Progress and Conservation
- Byron Tunnell (Railroad Commission Of Texas)
- Document ID
- Society of Petroleum Engineers
- Journal of Petroleum Technology
- Publication Date
- July 1965
- Document Type
- Journal Paper
- 759 - 760
- 1965. Society of Petroleum Engineers
- 1 in the last 30 days
- 139 since 2007
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Editor's Note: Texas Railroad Commissioner Byron Tunnell delivered the following speech at the June 15 dinner meeting of SPE's Gull Coast Section in Houston. The editors are grateful to Gulf Coast Section Member J. Donald Clark, with Union Oil of California, for soliciting a copy of the talk and for obtaining Commissioner Tunnell's permission to publish it in JOURNAL OF PETROLEUM TECHNOLOGY.
The more I study the problems involved in conservation, the more difficult it becomes to clearly distinguish the various roles of the Railroad Commission, the (Texas) Legislature, the courts, the industry as a whole and you as petroleum engineers. The Texas statutes charge the Commission to conserve Texas' natural resources of oil and gas by prevention of waste, and in so doing, to protect the rights of all owners of these hydrocarbons. I recently read in your JOURNAL OF PETROLEUM TECHNOLOGY an article by P. L. Essley, Jr., entitled "What is Reservoir Engineering?". Among other things, Essley states that "The goal of engineering is optimization. The purpose of reservoir engineering is to provide facts, information and knowledge necessary to control operations to obtain the maximum possible recovery from a reservoir at the least possible cost." Now both of these rather oversimplified statements may adequately state our respective purposes, but the tough part lies in the implementation. "Conservation" is not hoarding, but wise use, achieved by prevention of reasonably avoidable waste of hydrocarbons. "Waste" may be defined as the failure to recover, or to prevent the loss of, hydrocarbons. Conservation requires an accurate knowledge of the physical properties which govern the behavior of oil and gas. Engineers know that engineering requires this same accurate knowledge to achieve its objectives. Thus, it appears that engineers should be in possession of knowledge necessary to achieve practical conservation objectives, and should welcome the responsibility to their fellow man which possession of this knowledge properly requires they accept.
Waste Prevention-Correlative Rights
The advance of technical knowledge and the body of law relating to property rights clearly reveal a close relationship and interdependence between waste prevention and correlative rights. An individual's conduct is governed, to a substantial extent, by selfish motives. The individual is competitive by nature. When confronted with a situation and a set of accepted operating rules which permit him to manipulate operations to serve his self-interest, he will usually indulge in the permitted manipulations profitable to him. Such actions on the part of an individual are attributable to his competitive nature and to a natural desire to achieve the fullest protection of his property rights. In our modern form of society, this is hardly distinguishable from the instinctive "urge to survive". In consideration of this natural desire on the part of all people, it inevitably follows that advanced conservation practice requires, first, that the property rights of all owners in an oil and gas reservoir be adequately protected. Wasteful practices result from failure to adequately protect property rights. Once assured that their property rights are protected, the individual owners in the oil and gas reservoirs have a single and common objective to promote in the furtherance of their individual self-interest. That objective is to operate wells producing from the common accumulation of hydrocarbons so as to recover the maximum economic quantity of oil and gas. This concept of the interrelationship between conservation and correlative rights is so basic and so simple as to be almost axiomatic. No longer can waste prevention be considered as a subject separate from protection of correlative rights. Effective prevention of waste requires. as an essential prerequisite, the protection of property rights. In a short capsule of time, 35 years. tens of thousands of people oil producers, engineers, legislators, administrators, lawyers, property owners and others working in an uncharted field and with a still-developing science, hammered out and adopted conservation practices and regulations that already have preserved for us an enormous volume of petroleum resources. And the full benefit of conservation progress these past 35 years has yet to be fully realized.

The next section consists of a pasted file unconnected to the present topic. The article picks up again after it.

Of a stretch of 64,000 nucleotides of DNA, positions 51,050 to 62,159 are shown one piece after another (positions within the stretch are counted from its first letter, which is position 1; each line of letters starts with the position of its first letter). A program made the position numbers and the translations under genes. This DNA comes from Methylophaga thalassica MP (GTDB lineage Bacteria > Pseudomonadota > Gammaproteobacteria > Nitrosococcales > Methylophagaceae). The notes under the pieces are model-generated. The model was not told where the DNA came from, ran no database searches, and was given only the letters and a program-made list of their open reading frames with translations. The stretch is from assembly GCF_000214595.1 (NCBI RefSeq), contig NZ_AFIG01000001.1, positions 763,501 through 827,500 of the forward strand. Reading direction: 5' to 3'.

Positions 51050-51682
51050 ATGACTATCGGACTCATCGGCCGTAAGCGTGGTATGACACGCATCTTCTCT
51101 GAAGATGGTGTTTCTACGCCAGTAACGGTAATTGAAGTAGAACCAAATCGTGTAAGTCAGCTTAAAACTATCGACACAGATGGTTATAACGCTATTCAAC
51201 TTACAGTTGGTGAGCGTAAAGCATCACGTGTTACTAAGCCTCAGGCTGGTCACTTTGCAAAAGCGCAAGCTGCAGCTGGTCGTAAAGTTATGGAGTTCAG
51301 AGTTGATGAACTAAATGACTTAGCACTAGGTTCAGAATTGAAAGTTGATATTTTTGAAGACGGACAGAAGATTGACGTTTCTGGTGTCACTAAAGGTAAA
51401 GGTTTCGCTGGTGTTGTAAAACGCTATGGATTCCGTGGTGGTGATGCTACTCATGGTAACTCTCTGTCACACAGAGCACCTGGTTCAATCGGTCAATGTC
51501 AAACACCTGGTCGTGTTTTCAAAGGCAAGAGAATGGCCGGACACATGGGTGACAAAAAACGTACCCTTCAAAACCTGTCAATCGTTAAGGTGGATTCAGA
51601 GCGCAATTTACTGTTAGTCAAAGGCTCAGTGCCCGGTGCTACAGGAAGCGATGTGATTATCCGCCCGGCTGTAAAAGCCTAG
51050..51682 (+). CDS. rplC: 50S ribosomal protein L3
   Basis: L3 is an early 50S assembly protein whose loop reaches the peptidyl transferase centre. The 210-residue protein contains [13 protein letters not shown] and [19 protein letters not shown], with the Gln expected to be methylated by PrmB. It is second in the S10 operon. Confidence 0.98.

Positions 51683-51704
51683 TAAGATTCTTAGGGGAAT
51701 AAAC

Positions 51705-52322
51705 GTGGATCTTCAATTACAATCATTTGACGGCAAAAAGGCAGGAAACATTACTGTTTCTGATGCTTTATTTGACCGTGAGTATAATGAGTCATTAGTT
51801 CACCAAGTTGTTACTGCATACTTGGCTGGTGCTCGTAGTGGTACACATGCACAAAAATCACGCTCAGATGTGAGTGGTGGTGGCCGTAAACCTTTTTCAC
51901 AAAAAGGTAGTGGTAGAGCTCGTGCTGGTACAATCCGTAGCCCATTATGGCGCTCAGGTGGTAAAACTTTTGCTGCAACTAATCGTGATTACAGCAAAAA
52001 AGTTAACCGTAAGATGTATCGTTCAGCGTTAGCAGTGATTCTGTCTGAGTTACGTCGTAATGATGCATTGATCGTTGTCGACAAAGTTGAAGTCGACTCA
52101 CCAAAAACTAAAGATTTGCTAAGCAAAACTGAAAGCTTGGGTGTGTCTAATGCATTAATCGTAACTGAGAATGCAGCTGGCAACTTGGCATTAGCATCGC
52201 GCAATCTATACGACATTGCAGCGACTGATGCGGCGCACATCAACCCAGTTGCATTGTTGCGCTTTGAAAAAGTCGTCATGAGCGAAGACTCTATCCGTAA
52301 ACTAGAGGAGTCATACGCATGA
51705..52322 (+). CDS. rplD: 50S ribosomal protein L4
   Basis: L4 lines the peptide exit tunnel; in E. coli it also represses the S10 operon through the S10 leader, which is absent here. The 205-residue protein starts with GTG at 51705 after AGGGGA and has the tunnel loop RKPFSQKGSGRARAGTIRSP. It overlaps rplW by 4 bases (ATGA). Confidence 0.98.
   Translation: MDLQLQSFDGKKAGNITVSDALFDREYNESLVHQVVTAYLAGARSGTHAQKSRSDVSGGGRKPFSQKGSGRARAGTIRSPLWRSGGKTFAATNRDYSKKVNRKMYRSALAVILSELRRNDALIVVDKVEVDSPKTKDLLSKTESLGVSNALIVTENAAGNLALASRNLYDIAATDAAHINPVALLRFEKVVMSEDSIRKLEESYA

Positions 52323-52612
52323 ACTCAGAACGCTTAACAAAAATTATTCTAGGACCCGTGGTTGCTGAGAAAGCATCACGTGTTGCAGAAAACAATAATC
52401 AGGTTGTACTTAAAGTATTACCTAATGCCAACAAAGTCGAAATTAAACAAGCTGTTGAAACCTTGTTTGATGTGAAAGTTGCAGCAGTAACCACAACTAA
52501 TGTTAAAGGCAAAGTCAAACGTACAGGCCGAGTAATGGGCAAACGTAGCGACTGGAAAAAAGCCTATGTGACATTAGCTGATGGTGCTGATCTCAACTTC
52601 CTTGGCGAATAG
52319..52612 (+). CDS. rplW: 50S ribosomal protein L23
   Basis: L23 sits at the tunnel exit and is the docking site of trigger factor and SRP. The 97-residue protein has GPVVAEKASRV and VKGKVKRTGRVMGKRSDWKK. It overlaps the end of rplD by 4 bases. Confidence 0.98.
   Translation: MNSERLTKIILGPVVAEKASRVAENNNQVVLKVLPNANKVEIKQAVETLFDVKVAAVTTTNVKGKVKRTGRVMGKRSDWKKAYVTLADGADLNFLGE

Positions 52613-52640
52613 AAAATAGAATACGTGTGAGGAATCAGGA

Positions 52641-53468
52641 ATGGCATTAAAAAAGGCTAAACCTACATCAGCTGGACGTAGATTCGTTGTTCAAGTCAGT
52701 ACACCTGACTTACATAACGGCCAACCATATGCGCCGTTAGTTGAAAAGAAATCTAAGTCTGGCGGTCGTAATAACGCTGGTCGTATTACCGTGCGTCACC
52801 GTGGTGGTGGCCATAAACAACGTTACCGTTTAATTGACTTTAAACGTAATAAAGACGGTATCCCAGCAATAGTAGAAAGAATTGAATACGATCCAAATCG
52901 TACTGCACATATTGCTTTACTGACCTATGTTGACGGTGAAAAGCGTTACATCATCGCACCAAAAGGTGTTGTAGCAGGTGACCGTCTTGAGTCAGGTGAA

It is true that time-lags or gaps have occurred. Hindsight, or Monday-morning quarterbacking, is being engaged in by those who should know better. However, the informed realize the unrelenting advance of technical knowledge demands constant reappraisal of statutes, practices and concepts relating to conservation. The latest era of reappraisal began in 1961 and 1962 with the advent of the Normanna and Port Acres decisions of the Texas Supreme Court.
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